The Power Index repeatedly harassed Millner to comment for this piece. At one point late yesterday we thought we’d got him between meetings, only for his secretary to relay that he preferred not to speak on the record. If last year’s AGM is any guide, where he was branded a "billionaire disgrace” and "the worse AGM dictator”, he isn’t too keen on public accountability.
But others aren’t so happy to stay mum. At last week’s Brickworks AGM, shareholder activist and tax-the-rich aficionado Mark Carnegie emerged with a small $30 million option over funds manager Perpetual’s 12 per cent stake. The problem is Brickworks owns a 43 per cent stake in Soul Patts while it, in turn, owns 44 per cent of Brickworks, allowing Millner to effectively block independent board appointments.
The Carnegie option is contingent on a successful untangling and "unlocking” of forgone shareholder value, thought by many analysts to be well over $1 billion. It represents a small step in busting up the family clique’s nexus.
Aaron Bertinetti agrees: "Part of the problem is this unprecedented power and the untapped market value in the stocks due to his cross ownership of companies and control of the boards.”
So far Millner’s resisting, claiming each holding is a buffer against cyclical downturns.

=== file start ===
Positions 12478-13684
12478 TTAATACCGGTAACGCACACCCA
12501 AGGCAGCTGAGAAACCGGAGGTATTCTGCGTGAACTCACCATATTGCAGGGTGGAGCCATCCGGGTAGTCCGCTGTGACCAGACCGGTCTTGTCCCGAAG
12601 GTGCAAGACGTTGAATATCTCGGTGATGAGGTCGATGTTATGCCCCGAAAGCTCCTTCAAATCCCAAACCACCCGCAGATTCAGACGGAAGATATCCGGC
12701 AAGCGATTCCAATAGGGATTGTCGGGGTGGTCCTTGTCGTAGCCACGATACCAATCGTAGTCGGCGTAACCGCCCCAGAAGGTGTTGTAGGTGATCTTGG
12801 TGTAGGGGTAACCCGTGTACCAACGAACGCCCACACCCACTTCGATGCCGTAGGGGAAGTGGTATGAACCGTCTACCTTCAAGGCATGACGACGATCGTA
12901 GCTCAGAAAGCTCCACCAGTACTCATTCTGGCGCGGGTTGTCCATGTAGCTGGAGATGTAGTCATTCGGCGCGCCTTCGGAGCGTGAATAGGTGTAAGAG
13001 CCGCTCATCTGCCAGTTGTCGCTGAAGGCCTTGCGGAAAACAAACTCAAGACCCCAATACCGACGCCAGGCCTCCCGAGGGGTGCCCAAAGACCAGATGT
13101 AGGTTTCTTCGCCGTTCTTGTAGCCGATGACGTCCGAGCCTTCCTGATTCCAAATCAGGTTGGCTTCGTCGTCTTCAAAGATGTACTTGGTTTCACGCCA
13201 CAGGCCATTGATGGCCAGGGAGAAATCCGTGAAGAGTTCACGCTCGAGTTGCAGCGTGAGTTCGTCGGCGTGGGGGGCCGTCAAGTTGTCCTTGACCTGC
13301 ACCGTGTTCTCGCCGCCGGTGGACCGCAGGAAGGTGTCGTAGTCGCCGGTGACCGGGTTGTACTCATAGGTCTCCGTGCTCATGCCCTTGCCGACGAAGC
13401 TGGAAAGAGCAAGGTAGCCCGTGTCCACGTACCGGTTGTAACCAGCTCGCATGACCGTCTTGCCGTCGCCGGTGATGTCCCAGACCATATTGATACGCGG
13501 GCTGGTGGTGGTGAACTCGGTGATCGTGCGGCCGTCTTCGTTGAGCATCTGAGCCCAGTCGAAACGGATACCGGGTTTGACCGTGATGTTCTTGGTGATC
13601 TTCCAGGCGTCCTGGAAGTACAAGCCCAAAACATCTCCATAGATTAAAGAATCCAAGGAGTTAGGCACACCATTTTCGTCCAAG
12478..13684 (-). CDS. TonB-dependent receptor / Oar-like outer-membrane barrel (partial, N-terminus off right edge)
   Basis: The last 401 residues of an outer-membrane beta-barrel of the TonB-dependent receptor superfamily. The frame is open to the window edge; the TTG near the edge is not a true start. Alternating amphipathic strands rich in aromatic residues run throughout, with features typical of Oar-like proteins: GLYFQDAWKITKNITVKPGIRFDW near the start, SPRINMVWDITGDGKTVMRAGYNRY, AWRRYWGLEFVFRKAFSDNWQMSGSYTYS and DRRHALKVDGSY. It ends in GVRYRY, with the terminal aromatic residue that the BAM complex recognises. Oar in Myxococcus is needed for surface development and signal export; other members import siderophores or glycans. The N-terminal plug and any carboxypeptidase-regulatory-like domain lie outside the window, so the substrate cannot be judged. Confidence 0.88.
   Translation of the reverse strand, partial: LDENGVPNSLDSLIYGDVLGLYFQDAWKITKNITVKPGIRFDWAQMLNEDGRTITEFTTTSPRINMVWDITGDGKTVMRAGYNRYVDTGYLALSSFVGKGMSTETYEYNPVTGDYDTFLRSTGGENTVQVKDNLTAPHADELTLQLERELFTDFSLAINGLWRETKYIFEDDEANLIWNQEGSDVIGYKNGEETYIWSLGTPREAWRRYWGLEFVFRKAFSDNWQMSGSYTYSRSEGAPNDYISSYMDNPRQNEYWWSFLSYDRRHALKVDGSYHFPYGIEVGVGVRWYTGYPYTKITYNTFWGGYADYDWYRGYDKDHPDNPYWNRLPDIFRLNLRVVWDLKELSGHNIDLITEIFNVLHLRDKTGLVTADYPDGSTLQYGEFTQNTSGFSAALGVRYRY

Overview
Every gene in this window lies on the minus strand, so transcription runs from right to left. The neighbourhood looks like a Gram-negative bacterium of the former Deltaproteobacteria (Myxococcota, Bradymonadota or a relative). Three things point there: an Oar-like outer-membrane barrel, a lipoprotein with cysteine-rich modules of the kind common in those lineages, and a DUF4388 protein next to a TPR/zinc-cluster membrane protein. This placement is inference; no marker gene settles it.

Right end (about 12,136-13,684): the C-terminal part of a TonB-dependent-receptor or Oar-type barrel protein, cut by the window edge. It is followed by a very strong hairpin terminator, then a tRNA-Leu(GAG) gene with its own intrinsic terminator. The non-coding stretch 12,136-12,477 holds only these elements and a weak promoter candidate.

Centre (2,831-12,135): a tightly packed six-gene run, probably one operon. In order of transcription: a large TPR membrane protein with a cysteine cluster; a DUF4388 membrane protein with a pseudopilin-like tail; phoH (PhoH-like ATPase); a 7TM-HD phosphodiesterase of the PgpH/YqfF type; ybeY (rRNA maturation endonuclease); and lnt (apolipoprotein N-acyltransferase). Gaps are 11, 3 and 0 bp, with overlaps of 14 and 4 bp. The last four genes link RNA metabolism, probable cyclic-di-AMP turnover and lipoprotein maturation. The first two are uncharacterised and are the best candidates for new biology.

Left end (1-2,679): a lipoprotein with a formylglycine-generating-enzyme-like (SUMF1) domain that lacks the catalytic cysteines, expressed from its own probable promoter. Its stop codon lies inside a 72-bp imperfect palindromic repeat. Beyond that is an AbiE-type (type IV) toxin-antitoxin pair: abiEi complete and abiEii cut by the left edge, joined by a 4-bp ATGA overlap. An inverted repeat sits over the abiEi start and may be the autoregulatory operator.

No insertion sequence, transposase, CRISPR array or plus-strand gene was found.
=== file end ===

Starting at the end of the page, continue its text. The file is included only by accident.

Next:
Interestingly for someone who prefers to operate behind closed doors, he sometimes holds forth – when the time is right – on political issues. In August he blasted the Gillard government over apparent red tape, claiming the cost of running a business had become "horrific”. ”The government”, he explained, was "robbing Peter to pay Paul … the government thinks it can keep milking the business cow instead of cutting back on its own spending.”
Australian Shareholders Association chief executive Vas Kolesnikoff told The Power Index the multi-tasking scion is stretched for time and new blood is needed. "He’s extremely busy in what is really associated family businesses … one would suggest that he is overloaded as a director, however, then again, they are essentially family businesses which causes the controversy. He seems to fly under the radar.”
The Soul Patts AGM is tomorrow in Sydney and one thing’s for sure – the facade might be genial but if push comes to shove Millner won’t be pulling any punches.
Robert Millner's directorships:
Corporate: Washington H. Soul Pattinson (chair), New Hope Corporation (chair), BKI Investment Company (chair), Brickworks Limited (chair), Pitt Capital Partners (chair), Milton Corporation (chair), Souls Private Equity Limited (chair), Choiseul Investments (chair), TPG Telecom, Australian Pharmaceutical Industries Limited, Apex Healthcare
Not-for-profit/government: Sydney Rugby Union (chair)
This article was first published on Crikey's Power Index on December 6. The Power Index profiles Australia's 10 most influential business directors.
Reproduced with permission.